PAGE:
Trust is important in business, but owners and managers must recognize that this trust can be shattered instantly. Up to 87% of consumers are willing to take their business elsewhere if a data breach occurs. Even though a data breach isn’t the business owner’s fault, customers often believe that the company could have done more to protect the data after finding out about a breach. While some companies have built back customer trust after a major breach successfully, it is far more effective. It costs less to simply implement measures that prevent a data breach from happening in the first place.
It should be noted that major companies often can survive a data breach since they have more financial resources to devote to addressing the situation. Many small businesses do not have this luxury. Most security breaches – 95% – occur at small businesses, and up to 60% of these businesses will close after experiencing the breach. These statistics paint a stark picture; small businesses are a top target, and even one major breach is enough to lose everything that may have taken years or decades to build.
This article has alluded to the fact that data breaches are costly. But many business owners don’t understand the magnitude of these costs. After a breach has occurred, the business often has to pay notification costs to follow up with customers, forensic investigations, and industry fines and penalties. These direct costs add up quickly. But on top of these costs, many companies have to pay their customers to compensate them for fees related to card replacement, credit monitoring, and identity theft-related expenses.
Suppose these expenses don’t cause the business to close. In that case, most companies can expect a decrease in sales and profits immediately after a breach, and they must devote additional resources to building back customer trust. While the cost of additional security measures may seem prohibitive, it’s essential to recognize how essential security is to long-term success. Moreover, many small businesses can partner with a managed IT service provider to keep security costs lower than they would be otherwise.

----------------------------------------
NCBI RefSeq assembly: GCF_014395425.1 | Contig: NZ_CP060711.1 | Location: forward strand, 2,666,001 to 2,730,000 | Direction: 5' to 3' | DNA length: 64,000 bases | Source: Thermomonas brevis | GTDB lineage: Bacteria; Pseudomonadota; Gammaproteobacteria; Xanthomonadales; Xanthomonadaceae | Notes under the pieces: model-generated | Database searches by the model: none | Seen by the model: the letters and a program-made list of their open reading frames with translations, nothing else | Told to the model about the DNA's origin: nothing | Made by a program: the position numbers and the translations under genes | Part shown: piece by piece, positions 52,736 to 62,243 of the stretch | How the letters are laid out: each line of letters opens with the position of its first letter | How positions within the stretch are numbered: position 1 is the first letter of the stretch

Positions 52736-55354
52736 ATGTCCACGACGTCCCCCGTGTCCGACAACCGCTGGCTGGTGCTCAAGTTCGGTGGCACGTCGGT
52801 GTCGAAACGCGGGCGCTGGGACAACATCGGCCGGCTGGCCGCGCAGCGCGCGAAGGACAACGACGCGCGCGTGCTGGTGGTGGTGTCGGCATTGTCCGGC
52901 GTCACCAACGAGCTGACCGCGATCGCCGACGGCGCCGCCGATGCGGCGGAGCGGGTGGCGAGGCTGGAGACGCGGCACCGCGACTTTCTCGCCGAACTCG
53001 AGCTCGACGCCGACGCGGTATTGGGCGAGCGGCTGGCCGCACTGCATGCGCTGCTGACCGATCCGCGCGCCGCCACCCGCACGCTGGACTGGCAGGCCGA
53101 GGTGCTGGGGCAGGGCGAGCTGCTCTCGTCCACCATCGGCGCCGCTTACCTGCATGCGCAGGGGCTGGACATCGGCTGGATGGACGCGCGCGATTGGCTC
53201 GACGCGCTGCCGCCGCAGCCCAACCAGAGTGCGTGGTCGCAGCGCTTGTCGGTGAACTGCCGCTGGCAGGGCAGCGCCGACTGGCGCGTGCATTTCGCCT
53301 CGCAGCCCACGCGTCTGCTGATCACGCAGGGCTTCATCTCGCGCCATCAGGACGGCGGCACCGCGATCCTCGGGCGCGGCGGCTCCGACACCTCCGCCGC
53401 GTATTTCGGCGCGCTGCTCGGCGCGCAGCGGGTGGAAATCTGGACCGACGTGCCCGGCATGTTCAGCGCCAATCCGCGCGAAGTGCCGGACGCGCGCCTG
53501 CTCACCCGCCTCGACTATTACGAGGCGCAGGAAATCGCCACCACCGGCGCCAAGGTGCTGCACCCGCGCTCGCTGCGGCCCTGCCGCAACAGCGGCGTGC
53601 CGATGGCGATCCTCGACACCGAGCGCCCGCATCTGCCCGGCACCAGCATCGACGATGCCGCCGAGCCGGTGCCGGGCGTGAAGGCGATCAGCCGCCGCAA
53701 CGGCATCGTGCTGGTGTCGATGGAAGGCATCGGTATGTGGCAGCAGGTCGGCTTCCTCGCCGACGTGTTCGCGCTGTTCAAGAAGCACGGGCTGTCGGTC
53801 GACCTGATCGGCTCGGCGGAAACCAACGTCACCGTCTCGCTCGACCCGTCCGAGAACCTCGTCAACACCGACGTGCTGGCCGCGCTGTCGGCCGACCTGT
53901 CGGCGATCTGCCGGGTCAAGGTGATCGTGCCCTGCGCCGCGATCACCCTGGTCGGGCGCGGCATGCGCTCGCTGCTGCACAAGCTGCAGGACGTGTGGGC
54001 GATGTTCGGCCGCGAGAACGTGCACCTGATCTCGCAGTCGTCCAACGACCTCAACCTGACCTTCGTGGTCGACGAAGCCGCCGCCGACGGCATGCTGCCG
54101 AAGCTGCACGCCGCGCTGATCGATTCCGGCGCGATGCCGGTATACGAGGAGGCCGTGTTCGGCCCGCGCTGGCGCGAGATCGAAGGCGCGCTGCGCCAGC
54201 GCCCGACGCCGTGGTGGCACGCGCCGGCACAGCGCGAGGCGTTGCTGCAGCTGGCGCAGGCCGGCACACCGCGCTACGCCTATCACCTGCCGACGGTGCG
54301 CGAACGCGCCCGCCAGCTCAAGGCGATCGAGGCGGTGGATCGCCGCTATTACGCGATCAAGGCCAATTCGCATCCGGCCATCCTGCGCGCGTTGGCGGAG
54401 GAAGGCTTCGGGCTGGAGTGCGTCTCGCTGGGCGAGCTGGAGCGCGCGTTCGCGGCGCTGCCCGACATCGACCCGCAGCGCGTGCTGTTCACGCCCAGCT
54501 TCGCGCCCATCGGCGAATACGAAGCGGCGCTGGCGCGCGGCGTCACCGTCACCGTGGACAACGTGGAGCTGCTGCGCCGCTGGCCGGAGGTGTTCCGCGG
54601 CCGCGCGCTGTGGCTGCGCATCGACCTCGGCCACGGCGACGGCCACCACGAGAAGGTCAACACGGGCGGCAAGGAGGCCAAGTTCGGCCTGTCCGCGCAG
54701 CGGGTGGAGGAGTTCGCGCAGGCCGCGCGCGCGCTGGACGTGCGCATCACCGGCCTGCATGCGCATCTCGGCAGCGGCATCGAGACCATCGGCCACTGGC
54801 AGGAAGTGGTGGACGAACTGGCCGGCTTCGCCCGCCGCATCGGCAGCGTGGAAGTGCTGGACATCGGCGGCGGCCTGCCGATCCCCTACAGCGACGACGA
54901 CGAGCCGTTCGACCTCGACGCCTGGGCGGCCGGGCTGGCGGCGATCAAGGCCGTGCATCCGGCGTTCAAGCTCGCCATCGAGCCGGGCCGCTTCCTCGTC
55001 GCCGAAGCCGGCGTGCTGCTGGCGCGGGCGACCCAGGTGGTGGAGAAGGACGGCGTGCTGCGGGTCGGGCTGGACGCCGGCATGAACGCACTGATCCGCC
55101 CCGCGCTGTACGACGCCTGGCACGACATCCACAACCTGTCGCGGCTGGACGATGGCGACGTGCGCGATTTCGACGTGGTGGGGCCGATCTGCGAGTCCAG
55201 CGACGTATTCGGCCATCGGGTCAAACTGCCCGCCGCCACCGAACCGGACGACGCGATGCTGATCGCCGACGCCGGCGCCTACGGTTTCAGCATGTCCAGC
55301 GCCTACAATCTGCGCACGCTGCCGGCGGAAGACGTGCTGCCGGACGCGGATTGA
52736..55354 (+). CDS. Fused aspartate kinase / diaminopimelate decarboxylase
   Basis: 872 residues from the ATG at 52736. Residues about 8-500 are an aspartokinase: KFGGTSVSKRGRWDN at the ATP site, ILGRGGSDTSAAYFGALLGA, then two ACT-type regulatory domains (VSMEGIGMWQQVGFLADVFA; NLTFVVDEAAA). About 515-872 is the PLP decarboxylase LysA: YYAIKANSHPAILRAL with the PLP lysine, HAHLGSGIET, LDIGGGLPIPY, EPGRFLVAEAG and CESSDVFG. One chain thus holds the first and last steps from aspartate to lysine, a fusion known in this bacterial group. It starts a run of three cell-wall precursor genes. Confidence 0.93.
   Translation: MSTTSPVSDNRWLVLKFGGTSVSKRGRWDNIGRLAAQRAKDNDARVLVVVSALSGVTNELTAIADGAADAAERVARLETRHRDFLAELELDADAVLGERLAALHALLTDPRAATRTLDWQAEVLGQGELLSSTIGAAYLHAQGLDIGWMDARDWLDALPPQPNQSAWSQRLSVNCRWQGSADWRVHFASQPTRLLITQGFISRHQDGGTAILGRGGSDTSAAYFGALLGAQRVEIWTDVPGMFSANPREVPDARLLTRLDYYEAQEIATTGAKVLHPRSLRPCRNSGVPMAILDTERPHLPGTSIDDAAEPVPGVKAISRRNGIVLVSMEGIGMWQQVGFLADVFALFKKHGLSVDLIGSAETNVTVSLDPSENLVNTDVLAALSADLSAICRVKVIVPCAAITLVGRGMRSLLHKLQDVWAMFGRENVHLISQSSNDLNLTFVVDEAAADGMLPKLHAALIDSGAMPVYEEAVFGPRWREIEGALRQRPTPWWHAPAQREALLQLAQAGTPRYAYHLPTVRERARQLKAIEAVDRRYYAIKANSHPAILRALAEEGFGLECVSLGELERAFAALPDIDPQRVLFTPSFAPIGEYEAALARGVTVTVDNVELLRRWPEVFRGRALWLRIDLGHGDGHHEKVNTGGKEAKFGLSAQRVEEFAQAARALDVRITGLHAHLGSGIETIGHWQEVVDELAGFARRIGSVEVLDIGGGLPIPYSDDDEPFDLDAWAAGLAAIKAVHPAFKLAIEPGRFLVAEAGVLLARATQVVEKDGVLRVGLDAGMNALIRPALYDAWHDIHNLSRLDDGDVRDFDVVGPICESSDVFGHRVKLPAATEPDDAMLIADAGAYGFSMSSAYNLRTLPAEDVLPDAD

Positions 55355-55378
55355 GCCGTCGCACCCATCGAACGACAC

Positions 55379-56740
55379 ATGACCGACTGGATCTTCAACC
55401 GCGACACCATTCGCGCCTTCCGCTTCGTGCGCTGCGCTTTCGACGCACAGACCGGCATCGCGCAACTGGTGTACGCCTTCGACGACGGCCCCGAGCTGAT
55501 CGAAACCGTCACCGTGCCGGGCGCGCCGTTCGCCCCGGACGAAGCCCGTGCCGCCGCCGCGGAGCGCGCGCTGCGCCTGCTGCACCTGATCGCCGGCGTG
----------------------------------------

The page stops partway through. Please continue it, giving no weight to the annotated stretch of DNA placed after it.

Cybersecurity response plans are an important security element. But for many companies that have been lucky enough to go without a security incident thus far, the thought of developing a cybersecurity incident response plan can be intimidating. This is another area where the expertise of a managed IT service provider can come into play. These providers often have the knowledge and skills to understand the key actions that must be taken to protect your data, your company’s reputation, and your profits. To learn more about developing a cybersecurity incident response plan, contact Sagacent Technologies today. Our team can help you create a plan that will let you focus on building your business rather than worrying about a data breach.
Sagacent Technologies offers technology management and support, including proactive/preventative maintenance, onsite and offsite data back-ups, network and security audits, mobility solutions, disaster planning, and emergency business resumption services. The company serves clients of 10 to 150 employees within the Silicon Valley region.